(Logo) Alpha-Helix Geometry Part. 2

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Properties of the alpha-helix.

  1. The structure repeats itself every 5.4 Angstroms along the helix axis, ie we say that the alpha-helix has a pitch of 5.4 Angstroms. Alpha-helices have 3.6 amino acid residues per turn, ie a helix 36 amino acids long would form 10 turns. The separation of residues along the helix axis is 5.4/3.6 or 1.5 Angstroms, ie the alpha-helix has a rise per residue of 1.5 Angstroms.

  2. Every mainchain C=O and N-H group is hydrogen-bonded to a peptide bond 4 residues away (ie O(i) to N(i+4)). This gives a very regular, stable arrangement.

  3. The peptide planes are roughly parallel with the helix axis and the dipoles within the helix are aligned, ie all C=O groups point in the same direction and all N-H groups point the other way. Side chains point outward from helix axis and are generally oriented towards its amino-terminal end.


  4. All the amino acids have negative phi and psi angles, typical values being -60 degrees and -50 degrees, respectively.

Distortions of alpha-helices.

The majority of alpha-helices in globular proteins are curved or distorted somewhat compared with the standard Pauling-Corey model. These distortions arise from several factors including:

  1. The packing of buried helices against other secondary structure elements in the core of the protein.

  2. Proline residues induce distortions of around 20 degrees in the direction of the helix axis. This is because proline cannot form a regular alpha-helix due to steric hindrance arising from its cyclic side chain which also blocks the main chain N atom and chemically prevents it forming a hydrogen bond. Janet Thornton has shown that proline causes two H-bonds in the helix to be broken since the NH group of the following residue is also prevented from forming a good hydrogen bond. Helices containing proline are usually long perhaps because shorter helices would be destabilised by the presence of a proline residue too much. Proline occurs more commonly in extended regions of polypeptide.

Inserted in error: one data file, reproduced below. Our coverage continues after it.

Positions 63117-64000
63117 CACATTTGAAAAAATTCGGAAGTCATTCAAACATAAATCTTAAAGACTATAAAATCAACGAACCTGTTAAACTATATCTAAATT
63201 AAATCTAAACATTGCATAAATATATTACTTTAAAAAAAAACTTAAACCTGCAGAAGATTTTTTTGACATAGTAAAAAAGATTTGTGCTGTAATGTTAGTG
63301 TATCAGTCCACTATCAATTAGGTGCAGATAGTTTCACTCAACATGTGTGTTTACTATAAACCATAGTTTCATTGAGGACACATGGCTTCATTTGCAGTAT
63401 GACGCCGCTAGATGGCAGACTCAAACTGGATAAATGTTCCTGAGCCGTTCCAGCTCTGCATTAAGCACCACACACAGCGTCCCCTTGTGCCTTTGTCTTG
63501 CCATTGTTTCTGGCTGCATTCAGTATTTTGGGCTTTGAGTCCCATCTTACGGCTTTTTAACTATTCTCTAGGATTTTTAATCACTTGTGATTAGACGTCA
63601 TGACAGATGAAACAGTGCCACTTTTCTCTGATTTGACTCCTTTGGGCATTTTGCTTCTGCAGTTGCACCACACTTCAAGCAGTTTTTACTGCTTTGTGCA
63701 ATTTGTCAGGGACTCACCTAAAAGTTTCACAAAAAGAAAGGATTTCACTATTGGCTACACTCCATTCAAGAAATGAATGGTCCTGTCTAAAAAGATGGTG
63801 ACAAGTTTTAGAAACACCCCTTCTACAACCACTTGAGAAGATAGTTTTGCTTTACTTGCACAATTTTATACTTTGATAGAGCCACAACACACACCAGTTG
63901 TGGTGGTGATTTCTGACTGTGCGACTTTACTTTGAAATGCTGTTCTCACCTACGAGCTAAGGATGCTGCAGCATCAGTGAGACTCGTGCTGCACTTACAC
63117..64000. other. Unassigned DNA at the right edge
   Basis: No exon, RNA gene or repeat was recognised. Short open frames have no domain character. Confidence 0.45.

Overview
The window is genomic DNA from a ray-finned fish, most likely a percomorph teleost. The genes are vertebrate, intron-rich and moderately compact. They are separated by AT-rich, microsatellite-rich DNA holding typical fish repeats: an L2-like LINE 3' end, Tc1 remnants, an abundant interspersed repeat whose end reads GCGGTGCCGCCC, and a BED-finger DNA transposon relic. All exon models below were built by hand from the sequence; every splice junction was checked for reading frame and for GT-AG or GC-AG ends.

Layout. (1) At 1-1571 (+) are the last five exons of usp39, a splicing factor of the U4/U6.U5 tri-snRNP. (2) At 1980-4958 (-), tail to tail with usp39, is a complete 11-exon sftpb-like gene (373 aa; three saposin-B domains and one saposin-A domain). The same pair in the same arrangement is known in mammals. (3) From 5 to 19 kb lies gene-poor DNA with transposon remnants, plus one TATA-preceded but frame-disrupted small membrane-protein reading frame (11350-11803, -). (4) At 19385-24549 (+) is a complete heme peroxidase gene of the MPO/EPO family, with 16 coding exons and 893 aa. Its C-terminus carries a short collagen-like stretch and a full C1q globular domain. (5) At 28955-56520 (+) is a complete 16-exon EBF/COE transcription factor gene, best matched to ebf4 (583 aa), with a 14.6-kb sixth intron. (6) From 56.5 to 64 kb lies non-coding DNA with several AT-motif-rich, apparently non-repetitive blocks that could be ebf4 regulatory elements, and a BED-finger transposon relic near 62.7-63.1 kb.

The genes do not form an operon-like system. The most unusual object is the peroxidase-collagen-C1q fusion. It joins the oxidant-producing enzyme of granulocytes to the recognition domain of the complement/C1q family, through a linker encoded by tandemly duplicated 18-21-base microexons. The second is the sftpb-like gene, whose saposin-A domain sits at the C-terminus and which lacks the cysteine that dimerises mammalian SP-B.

3. Solvent. Exposed helices are often bent away from the solvent region. This is because the exposed C=O groups tend to point towards solvent to maximise their H-bonding capacity, ie tend to form H-bonds to solvent as well as N-H groups. This gives rise to a bend in the helix axis.


  4. 3(10)-Helices. Strictly, these form a distinct class of helix but they are always short and frequently occur at the termini of regular alpha-helices. The name 3(10) arises because there are three residues per turn and ten atoms enclosed in a ring formed by each hydrogen bond (note the hydrogen atom is included in this count). There are main chain hydrogen bonds between residues separated by three residues along the chain (ie O(i) to N(i+3)). In this nomenclature the Pauling-Corey alpha-helix is a 3.6(13)-helix. The dipoles of the 3(10)-helix are not so well aligned as in the alpha-helix, ie it is a less stable structure and side chain packing is less favourable.

    Here's a coordinate file for a single turn of 3-10 helix, which you may examine with RasMol (click here for a chemical MIME- stamped copy of file from Birkbeck).


    j.cooper 2/1/95

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    Last updated 4th Mar '96